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Jan 8 2013 Psy341 Psychopathology of childhood.docx

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University of Toronto St. George
Ross Hetherington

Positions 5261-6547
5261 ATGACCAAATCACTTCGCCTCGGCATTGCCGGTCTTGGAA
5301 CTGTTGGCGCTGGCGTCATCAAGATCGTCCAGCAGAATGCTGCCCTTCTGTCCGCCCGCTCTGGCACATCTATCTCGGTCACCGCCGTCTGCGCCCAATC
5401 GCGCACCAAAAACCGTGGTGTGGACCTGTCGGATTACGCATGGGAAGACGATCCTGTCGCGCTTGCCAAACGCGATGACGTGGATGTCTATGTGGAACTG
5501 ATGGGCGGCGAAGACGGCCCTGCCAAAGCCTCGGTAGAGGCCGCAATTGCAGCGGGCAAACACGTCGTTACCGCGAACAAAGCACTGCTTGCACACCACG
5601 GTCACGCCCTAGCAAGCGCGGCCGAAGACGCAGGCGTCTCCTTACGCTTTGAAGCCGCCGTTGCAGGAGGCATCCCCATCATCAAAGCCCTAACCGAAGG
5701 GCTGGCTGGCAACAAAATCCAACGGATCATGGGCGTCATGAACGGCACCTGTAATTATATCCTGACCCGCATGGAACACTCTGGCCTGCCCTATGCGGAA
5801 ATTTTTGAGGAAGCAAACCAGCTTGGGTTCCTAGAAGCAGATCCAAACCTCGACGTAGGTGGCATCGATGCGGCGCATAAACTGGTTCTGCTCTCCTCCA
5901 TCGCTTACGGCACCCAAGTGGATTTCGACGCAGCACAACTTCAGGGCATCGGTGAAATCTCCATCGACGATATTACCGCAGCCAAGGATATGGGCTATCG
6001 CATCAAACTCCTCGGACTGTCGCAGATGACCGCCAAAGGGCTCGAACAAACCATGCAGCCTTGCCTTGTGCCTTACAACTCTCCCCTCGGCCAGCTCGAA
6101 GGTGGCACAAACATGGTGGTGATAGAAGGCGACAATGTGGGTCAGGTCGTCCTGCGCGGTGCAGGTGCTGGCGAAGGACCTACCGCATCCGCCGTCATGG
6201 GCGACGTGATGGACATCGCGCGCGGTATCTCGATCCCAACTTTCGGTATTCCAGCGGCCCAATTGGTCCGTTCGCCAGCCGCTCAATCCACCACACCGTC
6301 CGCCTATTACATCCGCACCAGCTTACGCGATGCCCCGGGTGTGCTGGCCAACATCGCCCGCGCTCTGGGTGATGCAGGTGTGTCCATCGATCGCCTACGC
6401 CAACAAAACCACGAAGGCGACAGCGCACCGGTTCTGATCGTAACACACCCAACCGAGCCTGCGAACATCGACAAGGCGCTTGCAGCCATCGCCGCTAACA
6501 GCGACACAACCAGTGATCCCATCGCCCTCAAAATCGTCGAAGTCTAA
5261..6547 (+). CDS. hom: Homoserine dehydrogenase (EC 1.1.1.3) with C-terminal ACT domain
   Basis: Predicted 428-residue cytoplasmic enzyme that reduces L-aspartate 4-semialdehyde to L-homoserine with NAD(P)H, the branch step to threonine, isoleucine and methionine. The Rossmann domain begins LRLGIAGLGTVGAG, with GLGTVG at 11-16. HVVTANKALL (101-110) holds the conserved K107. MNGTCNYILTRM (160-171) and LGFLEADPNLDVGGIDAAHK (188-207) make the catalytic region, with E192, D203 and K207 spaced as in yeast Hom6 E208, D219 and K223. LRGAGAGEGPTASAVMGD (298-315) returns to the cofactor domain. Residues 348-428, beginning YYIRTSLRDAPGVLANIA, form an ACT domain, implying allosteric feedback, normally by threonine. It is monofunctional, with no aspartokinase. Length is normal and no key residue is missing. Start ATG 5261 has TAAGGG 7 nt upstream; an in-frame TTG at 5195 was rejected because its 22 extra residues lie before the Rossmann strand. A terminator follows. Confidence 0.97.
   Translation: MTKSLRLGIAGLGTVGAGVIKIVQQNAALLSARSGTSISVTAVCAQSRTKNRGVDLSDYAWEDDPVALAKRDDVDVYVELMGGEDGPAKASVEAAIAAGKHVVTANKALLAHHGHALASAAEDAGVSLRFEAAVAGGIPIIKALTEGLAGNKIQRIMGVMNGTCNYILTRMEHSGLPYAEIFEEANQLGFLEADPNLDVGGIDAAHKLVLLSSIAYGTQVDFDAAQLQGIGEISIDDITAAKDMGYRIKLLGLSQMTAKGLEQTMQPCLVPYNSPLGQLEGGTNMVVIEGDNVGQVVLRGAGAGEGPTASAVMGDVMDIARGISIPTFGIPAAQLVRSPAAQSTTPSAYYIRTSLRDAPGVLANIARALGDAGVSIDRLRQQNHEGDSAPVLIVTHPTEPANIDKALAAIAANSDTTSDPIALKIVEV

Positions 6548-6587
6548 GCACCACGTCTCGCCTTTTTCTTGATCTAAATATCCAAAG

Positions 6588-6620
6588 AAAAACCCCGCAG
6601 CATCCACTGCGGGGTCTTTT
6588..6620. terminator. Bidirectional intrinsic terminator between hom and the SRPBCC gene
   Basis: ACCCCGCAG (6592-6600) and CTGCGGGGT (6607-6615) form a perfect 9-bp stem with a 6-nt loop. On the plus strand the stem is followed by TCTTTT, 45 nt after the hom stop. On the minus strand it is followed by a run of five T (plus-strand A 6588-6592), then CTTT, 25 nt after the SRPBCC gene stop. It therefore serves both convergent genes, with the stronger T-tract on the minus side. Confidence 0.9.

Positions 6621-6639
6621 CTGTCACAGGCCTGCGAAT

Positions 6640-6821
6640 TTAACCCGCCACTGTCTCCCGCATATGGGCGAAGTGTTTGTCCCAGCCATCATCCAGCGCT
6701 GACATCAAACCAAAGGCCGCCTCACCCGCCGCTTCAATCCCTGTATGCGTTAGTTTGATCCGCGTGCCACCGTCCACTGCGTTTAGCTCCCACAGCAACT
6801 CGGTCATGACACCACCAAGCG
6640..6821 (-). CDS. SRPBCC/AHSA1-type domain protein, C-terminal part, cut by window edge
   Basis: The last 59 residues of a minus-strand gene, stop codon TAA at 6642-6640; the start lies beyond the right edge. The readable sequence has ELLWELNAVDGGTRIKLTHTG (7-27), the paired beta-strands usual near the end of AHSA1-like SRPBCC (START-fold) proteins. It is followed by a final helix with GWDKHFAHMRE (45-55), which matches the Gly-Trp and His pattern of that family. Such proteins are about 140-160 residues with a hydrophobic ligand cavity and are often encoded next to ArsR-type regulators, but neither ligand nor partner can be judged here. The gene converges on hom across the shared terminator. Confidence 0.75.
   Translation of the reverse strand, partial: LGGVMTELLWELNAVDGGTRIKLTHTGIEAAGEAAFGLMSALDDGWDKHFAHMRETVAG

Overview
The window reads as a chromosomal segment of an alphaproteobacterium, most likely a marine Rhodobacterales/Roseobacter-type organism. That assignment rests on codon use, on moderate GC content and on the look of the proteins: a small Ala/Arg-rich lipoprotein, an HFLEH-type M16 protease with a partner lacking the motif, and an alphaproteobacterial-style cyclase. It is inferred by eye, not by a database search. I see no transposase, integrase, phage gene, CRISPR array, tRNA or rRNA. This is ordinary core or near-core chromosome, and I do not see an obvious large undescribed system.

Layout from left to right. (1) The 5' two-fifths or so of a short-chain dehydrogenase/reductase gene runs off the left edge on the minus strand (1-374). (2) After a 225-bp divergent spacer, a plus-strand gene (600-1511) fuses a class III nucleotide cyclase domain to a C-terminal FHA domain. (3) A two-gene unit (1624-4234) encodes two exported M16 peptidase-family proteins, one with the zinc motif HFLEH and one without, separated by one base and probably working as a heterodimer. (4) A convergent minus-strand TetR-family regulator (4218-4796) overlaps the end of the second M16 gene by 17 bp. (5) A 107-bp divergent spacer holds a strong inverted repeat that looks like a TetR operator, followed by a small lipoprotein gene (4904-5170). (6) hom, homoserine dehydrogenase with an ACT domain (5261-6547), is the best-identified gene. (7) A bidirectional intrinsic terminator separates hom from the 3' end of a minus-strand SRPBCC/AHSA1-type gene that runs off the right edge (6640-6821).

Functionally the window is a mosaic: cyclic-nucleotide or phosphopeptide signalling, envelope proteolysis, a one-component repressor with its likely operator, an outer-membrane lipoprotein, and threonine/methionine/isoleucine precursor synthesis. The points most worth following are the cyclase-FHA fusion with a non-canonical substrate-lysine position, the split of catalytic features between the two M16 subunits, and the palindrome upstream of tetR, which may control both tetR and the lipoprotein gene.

Jan 8 2013 Psy341 Psychopathology of childhood (Lecture 1) Historical influences, child maltreatment, and developmental psychopathology Developmental psychopathology 1. Historical issues: treatment of children o Infanticide common in Western society from antiquity. How to recognize the newborn that is worth Rearing o Soranus wanted to look at muscle tone. Would pick the child up, father would decease it, that would mean the child would be accepted o Most early stages also practices child sacrifices, 200-400 BC, sacrifices by their parents, if GOD grants them a wish such as, food etc o Mainly by the rich in these early societies o When bridge was built, ch8ild would be build in as sacrifices o Lloyd deMause and psychohistory (The history of Childhood, 1974)  Evolution of parent-child relationships are an independent source of social change  It is the vehicle of transmission of all cultural traits  Important, places a great deal on child rearing, how we treat children over the years  Child-rearing vehicle for transmission of all other cultural traits  Considered a fringe character for political thought o 1654: Massachusetts stubborn child act o 1750: odds: 3:1 against child surviving past age 5  Reasons why people have so many children  Health care, maltreatment, o Up to 100thears ago, children was considered a possession of the father o Late 19 C: Society for the prevention of cruelty to children (youtube film)  Prevention of cruelty to animals, because to humans, no such prevention existed  Journey to protect children began – to prevent and protect o Convention on the rights of the child 1989 o The 3 P‟s:  Protection: abuse and neglect, exploitation, harmful substances  Provision: education, health care, basic economic welfare  Participation: freedom of thought, conscience, and religion voice in matters that affect that child  Adopted unanimously in General Assembly  Not yet ratified by U.S or Somalia – concerned with things such as united unions, convention would undermine authority etc. cannot get the ratification of this convention pass because of these concerns o Section 43 of Canada‟s Criminal Code provides a legal defense for use of physical punishment by parents  Upheld by Supreme Court in 2004, but imposed new limitations  Cannot be administered to children with disability, under the age of 2, etc  Continuous problem o Child abuse a continuing problem o Documented incidence of maltreatment: 10/1000 per year in U.S  That is reported and discovered  What kind of crazy maltreatment can go on for years, what is not reported? We don‟t know, undiscovered  It is a significant underestimate 2. Historical figures o Neglect: emotional, educational: 78.3% o Physical abuse: 10.8% o Sexual abuse: 7.6% o Psychological maltreatment: 7.6% o Medical neglect: 2.4% o Other: 9.6% o Jean Marc Itard (1734-1838)  French physician: interested in mute autism  “Wild Boy of Averyron”  Because he was mute, limited language ability  Victor mat have lived on own for seven years: initially mute made gradual progress  Pioneered behavior modification for severely impaired children  Scars: physical abuse  Uta Frith: problems with autism  Sequin: pupil of Itard  Developed treatment method for the intellectually disabled o Johann Pestalozzi (1746- 18267)  Swiss clergyman, educatory, author  Implemented ideas of Rousseau  Children should learn through activity and things, and not words  Help children develop innate powers of observation and perception  Believed in the innate power of children  Opened a number of schools in Switzerland 1830 o Lightner Witmer (1856-1956)  Established first child psychology clinic in the USA  Aim to study children with learning or behavior problems  Assist children struggling in school  Founder of „clinical psychology‟ o The Binet-Simon Scale (1905)  Binet: lawyer and psychologist  Simon: physician, Binet‟s RA  Education reform in France: screening for special education  Genesis of the modern IQ test, concept of mental age  Binet wished to remediate impoverished experience o Stanley Hall (1844-1924)  Studied childhood and adolescents systematically with questionnaires  He thought sex should be segregated for more effective education o Freud (1856-1939)  Psychosexual development  Unconscious, psychoanalysis  Idea of unconscious, successfully treated middle class people  Varies across time o Henry Goddard (1856-1957)  Translated Binet intelligence tests  Studied mental retardation  Proposed a scale of mental retardation based on IQ  51-70% : Moron  26-50%- imbecile  0- 25% - Idiot  Morons, according to Goddard, were unfit for society and should be removed from society either through institutionalization, sterilization, or both o Arnold Gesell:  Pediatrician and psychologist  Maturation: intrinsic unfolding of development independent of environmental influences  Has it own timetable, idea of marathon  3. Developmental psychopathology  Developmental psychopathology: an approach to studying disorders of childhood emphasizes the importance of developmental processes and tasks, context. Uses normative approach  Dante Cicchetti (1984): The emergence of developmental psychopathology. Child development General developmental psychology + Traditional academic psychology + Clinical psychology, psychiatry (& neurology)  Macroparadigm, abnormal with normal  Synthetic, cross-disciplinary  Joins cognitive science, neuroscience and genetics with more traditional disciplines (developmental and clinical)  Clinical (assessment, intervention) and theoretical/research concerns  Biopsychosocial: cross-disciplinary macroparadigm for understanding behavior and outcomes  Age period: Infancy to preschool o Task: attachment to caregivers, language, differentiation of self from environment, self- control and compliance  Age period: middle childhood o Task: school adjustment (attendance, appropriate conduct), academic achievement (learning to read), getting along with peers, rule-government conduct  Age period: adolescence o Task: successful transition to secondary schooling, academic achievement (learning skills needed for higher education or work), involvement in extracurricular activities, forming close friendships within and across gender, forming a cohesive sense of self-identity  SLIDES PAGE 11, TABLE 4. Frequency of psychological disorders o Psychological disorder: a pattern of behavioural, cognitive, emotional or physical symptoms shown by an individual. Associated with one or more of: 1. Distress (fear, sadness) 2. Disability or impairment in some area of function 3. Distress and disability increase risk of further suffering o Incidence rate: the number of new cases of a particular condition that appear within a specified period of time o Prevalence rate: all cases of a particular condition whether new or previously diagnosed that are observed within a specified period of time o Epidemiology: a hybrid science with psychological, sociological, demographic, and medical aspects that deals with the study of diseases, their distribution in populations and their impact o Graph: 1 in 4 or 5 youth will meet criteria for a mental disorder with severe impairments  Cumulative lifetime percentages of DSM-IV disorders: anxiety highest, behavior, mood then substance o Most consistent demographic association with parental education o Risk is greatest across all disorders among those whose parents were not college graduates o Considerations in the etiology of psychological disorders o Etiology: the study of the causes of diseases o Developmental pathways: sequences and timing of particular behaviours and relations among behaviours over time  Multifinality  Equfinality  Many contributors to disorders outcomes and variability in expression of disorders o Etiology of psychological disorders  Early maltreatment can lead to different negative outcomes  A -> environment -> (genotype) -> disorders  B -> genotype -> (environment) -> disorders o Risk factor: a variable that precedes a negative outcome and increases the change the outcome will occur  Acute stressors or chronic adversity (perinatal stress, death of parents, chronic poverty, parental psychopathology) o Proactive factor: a variable that increases the ability to avoid negative outcomes despite being at risk for psychopathology. Increases resilience  Individual strengths (good intellectual function, high self-esteem)  Positive family infleunces (close relationship, socioeconomic advantage)  Schools and community support (connections to social organizations, effective schools) o Resilience: ability to avoid risk situations, recover from misfortunes, sustain competence o In general direct causal pathways are very rare, usually consists of interaction of factors 5. Assessing disordered behavior o Competence: ability to adapt to the environment o Norm: number, range, or level that is representative of a group and may be used as a basis for comparison for individual cases. Behavior pattern typical of a group o Relying on norms, what we‟re observe and expect in a child, - their background, sex o Different kinds of norms o Socio-cultural norms: quite flexible, vary from society to society. Sets expectations  Differ among societies  Situational within a society  Gender differences in expectation o Developmental age norms  Typical rates at which skills, knowledge, and social-emotional behavior develop: developmental tasks  Age-appropriateness o Other factors that can influence behavior judgments: frequency, intensity, duration, qualitative differences, attitudes and expectations Added notes; Historical figures: American behaviorists  Importance on Thorndyke o Developed a sophisticated theory of learning o Law of effect: behavior is shaped by its consequences  John Watson o Influenced by classical conditioning of Pavlov o „father of behaviorism‟ o Little Albert experiments  Ethical issues  Albert likely cognitively impaired o Ended career working in advertising  B.F Skinner (1874-1949) o Operant conditioning o Applied behavioral theories to education  Teaching machine  Albert Bandura (1925-) o Social learning theory o Bobo the doll experiment o “learning would be exceedingly labourious, not to mention…” Developmental psychopathology  Paradigm: collective set of attitudes, assumptions, values, procedures, and techniques that form the generally accepted perspective of a particular discipline or group of investigators o Developmental: common general course of development o Biologic/ genetic: physiological view: malfunctioning biological system o Psychodynamic: specific cause for all behaviours – deterministic stage theory o Behavioural/ social learning: classical conditioning: operant conditioning: observational learning; cognitive behavioural approaches o Psychoeducational: arises from perspective of working with children o Family systems: family unit „organism‟ for study o Medical: behaviours symptomatic of diseases with specific etiologies Jan 15 2013 Psy341 Psychopathology of childhood (Lecture 2) Classification and assessment 1. Classification  Categorical approaches oCategorical vs dimensional classification o Categorical classification: assumes every diagnosis has a clear underlying cause and each disorder is fundamentally different (DSM-IV-IR) o Dimensional classification: assumes a number of different traits or dimensions of behavior all exist that children or adults posses to varying degrees (CBCI) oCategorical classification: o Classification: the process of categorizing things or events into mutually exclusive categories. Emphasis on description and grouping for scientific study o Diagnosis: the identification of a disease, disorder, or syndrome. Classification and categorization are central concerns. Emphasis on grouping for clinical purposes o Assessment: the process of evaluating the phenomenon: to be classified or diagnosed. Assessment is meaningful to the extent that it leads to effective intervention oCriteria for evaluation of systems: 1. Categories must be clearly defined 2. Defining features must occur together regularly 3. System must be reliable a. Inter-rater reliability b. Test-retest reliability 4. System must be value 5. System must have clinical utility  Covering everything that covers. Would not be useful if every patient comes in with every presentation. Must be a system that allows us to give reasonable and valid evaluation to cases that we see  DSM-IV-IR/ DSM-V oClinically derived classification system o International classification of Diseases (ICD-10)  Maintained by world health organization  Manual of major illnesses with universal numeric codes  Added mental disorders in 1948  DSM-IV-TR uses ICD-9 codes o DSM (1952) response to inadequacies of early ICD classifications o DSM-II (1968) neglected children and adolescents o DSM-III (1980)  Has included more categories on children  Clinical descriptions replaced with specific criteria  More child categories  Multiaxial system o DSM-III-R (1987)  Recognized subsets within diagnostic classifications  We see anxiety, ADHD, numbers of categories with sub-categories – multiaxial o DSM-IV (1994)  Greater focus on empirical validation and field trials  Neurosis disappears from psychiatry, remains alive. One dimension o the Big five personality factors o DSM-IV-TR (2000)  Updated text to include information and findings about prevalence and associated features  Most test of DSM-IV are not revised  Multiaxial system: Axes of DSM-IV-TR  Axis I: Clinical disorders, other conditions that may be a focus of clinical attention  Axis II: personality disorders, mental retardation  Axis IV: psychosocial and environmental problems  Axis V: Global assessment of functioning (GAF) o Rutter’s recommendations for DSM-V (required reading) 1. Remove grouping of disorders with onset specific to childhood.  Specify age variations for all disorders. 2. Add a grouping for known disorders that require further validity testing. 3. Major reduction in the number of diagnoses. 4. Use a combined categorical and dimensional approach. 5. Exclude the criterion of impairment. o DSM-V  Multiaxial system is gone. Most text not revised  Embrace cross-cutting issues: developmental; age-related; cultural  Gender Identity Disorder now Gender Dysphoric Disorder: less stigmatizing  Diagnoses involving children:  New condition: Disruptive Mood Disorder with Dysregulation  Attempt to resolve paediatric bipolar disorder controversial  Asperger syndrome merged into new autism spectrum disorder  Revision could result in exclusion of some previously diagnosed  Changes:  3 sections: 1. Introduction and use of the manual 2. Categorical disorders grouped by similarities 3. Conditions that require further research. Cultural considerations o Criticisms of DSM approach